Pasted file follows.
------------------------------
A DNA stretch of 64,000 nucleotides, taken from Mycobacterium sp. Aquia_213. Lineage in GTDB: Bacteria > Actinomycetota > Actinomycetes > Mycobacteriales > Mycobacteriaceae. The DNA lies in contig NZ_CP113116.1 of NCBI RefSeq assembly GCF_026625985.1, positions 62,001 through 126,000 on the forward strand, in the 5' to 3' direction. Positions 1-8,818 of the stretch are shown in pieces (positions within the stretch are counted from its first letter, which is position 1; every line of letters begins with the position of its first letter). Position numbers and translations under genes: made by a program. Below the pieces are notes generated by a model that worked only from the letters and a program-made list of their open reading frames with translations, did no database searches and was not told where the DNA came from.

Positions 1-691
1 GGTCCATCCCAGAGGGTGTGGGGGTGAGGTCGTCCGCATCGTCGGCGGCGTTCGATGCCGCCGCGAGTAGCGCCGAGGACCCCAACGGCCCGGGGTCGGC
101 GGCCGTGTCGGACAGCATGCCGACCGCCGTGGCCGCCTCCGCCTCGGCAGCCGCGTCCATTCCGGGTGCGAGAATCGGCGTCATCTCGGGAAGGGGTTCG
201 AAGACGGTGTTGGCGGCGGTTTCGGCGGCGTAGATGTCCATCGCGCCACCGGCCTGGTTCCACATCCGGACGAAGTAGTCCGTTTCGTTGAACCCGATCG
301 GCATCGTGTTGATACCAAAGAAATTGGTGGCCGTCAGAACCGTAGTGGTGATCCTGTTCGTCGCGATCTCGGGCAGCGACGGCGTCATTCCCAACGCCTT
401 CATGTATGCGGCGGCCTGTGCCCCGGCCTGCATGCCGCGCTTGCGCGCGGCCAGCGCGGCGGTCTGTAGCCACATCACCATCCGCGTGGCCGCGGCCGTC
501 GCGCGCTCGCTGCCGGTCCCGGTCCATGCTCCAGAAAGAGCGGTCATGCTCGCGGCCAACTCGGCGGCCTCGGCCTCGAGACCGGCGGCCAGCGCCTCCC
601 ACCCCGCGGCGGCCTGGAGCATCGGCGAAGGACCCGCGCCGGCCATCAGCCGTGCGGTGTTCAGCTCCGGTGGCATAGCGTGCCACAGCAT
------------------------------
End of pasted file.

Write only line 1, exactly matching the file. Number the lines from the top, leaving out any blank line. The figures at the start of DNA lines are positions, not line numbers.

A DNA stretch of 64,000 nucleotides, taken from Mycobacterium sp. Aquia_213. Lineage in GTDB: Bacteria > Actinomycetota > Actinomycetes > Mycobacteriales > Mycobacteriaceae. The DNA lies in contig NZ_CP113116.1 of NCBI RefSeq assembly GCF_026625985.1, positions 62,001 through 126,000 on the forward strand, in the 5' to 3' direction. Positions 1-8,818 of the stretch are shown in pieces (positions within the stretch are counted from its first letter, which is position 1; every line of letters begins with the position of its first letter). Position numbers and translations under genes: made by a program. Below the pieces are notes generated by a model that worked only from the letters and a program-made list of their open reading frames with translations, did no database searches and was not told where the DNA came from.